Report Contents

March 17, 2021

Europe

POLAND: Bracing for another lockdown

BY Andrius Tursa

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( 4 mins)
  • The rapidly deteriorating epidemiological situation raises the probability of a countrywide lockdown in the coming days.
  • The ruling Law and Justice (PiS) party will present details of its new post-pandemic economic and social development program on 20 March.
  • The pro-EU opposition is unlikely to block the ratification of the EU own resources decision in parliament, but negotiations with the PiS on the topic might be heated and protracted.

The epidemiological situation is deteriorating rapidly. During the past seven days, the number of new cases averaged nearly 18,000, which marks a week-on-week growth of 35%. The number of hospitalizations – currently around 21,500 – has increased by around 38% during the past two weeks and hospital bed occupancy rose from 59% to 72% in the same period, even as hospital capacity has been constantly expanded. The share of positive tests is approaching 30%. The latest surge in the pandemic is mostly associated with the spread of the B.1.1.7 variant of the virus, which is estimated to account for nearly 40% of all infections. This figure is much higher in northern parts of the country.

Four provinces (out of 16) are set to remain under moderate restrictions at least until 28 March and four more (Kuyavia-Pomerania, Lower Silesia, Silesia, and Subcarpathia) could be added to this list starting next week. The regional restrictions entail the closure of all sports and entertainment facilities but allow the operation of some non-essential services such as household goods shops or beauty salons. However, the rapidly deteriorating epidemiological situation is raising the probability of tougher nationwide measures, likely to be announced in the second half of this week.

In terms of vaccinations, progress is moderate relative to EU peers. As of 17 March, 3mn citizens (7.8% of the population) have received a first dose and 1.6mn (4.2% of the population) have got both jabs. The pace has been relatively stagnant over the past few weeks (roughly around 600,000 doses administered per week). This is mostly associated with the limited supplies of vaccines as the country has used more than 80% of the delivered vaccines to date. The country’s health authorities are continuing immunizations with the AstraZeneca vaccine, but the growing concerns over its safety could heighten public reluctance to get inoculated with this particular vaccine. Despite the supply issues, the government is unlikely to acquire Chinese or Russian vaccines outside the EU joint procurement mechanism.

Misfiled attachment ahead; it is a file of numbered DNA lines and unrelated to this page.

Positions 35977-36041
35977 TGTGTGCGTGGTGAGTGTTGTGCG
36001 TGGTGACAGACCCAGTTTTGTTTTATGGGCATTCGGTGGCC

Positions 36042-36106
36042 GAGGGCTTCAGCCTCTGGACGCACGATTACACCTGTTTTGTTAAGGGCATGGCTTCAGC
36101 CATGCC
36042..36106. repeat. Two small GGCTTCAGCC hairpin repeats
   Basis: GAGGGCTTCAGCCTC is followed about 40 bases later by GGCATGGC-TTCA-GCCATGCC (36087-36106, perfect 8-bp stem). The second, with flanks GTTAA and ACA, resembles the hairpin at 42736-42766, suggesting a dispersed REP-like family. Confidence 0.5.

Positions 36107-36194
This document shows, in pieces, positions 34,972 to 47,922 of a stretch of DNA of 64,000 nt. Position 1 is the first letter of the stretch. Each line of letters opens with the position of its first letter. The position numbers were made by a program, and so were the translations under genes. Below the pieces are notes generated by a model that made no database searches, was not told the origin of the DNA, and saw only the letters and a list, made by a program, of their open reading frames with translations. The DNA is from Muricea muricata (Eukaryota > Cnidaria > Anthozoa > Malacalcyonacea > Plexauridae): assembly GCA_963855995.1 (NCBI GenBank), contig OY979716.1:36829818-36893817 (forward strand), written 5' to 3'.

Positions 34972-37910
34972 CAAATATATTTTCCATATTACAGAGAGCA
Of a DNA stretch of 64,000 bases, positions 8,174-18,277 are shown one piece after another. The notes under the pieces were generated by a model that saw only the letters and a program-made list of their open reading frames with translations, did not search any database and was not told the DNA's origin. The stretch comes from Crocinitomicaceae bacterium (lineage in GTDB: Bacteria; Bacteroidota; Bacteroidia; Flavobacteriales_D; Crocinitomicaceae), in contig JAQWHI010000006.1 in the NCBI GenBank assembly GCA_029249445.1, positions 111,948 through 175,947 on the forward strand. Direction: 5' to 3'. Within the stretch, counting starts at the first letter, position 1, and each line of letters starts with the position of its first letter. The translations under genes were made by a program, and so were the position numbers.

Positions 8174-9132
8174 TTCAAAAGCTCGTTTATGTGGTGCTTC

On the economic front, the ruling PiS party will on 20 March present details of the much-promoted ‘New Deal’ program aimed at restoring economic and living standards after the pandemic. So far, Prime Minister Mateusz Morawiecki has outlined ten broad priority areas the program will focus on, including healthcare, employment, education, social issues, the environment, the business climate and cyber policy. The ‘New Deal’ will likely repackage and complement the initiatives presented in the draft of the country’s national recovery and resilience plan to be submitted to the European Commission by the end of April. Considering that the pandemic is far from over in Poland and the disbursement of EU recovery funds is unlikely to start at least until the second half of 2021, the ‘New Deal’ appears as the PiS’s attempt to mitigate its dwindling approval ratings and divert public attention from the resurging pandemic and corruption allegations surrounding the head of the country’s largest company, state-run PKN Orlen.

However, prior to being able to access the EU recovery funds, the PiS faces the tricky national ratification process for the EU own resources decision in parliament, expected in mid-April. This is the mechanism which allows the EU to issue bonds to finance the recovery fund from which Poland will benefit, but it also entails the controversial rule-of-law mechanism. For ratification, the PiS will likely need support from the opposition, as its junior coalition partner United Poland refuses to back the ratification due to the clause that allows the EU to withhold payments if the rule of law is breached. While the pro-EU opposition parties are unlikely to block the ratification, negotiations with the PiS on the topic might be heated and protracted.

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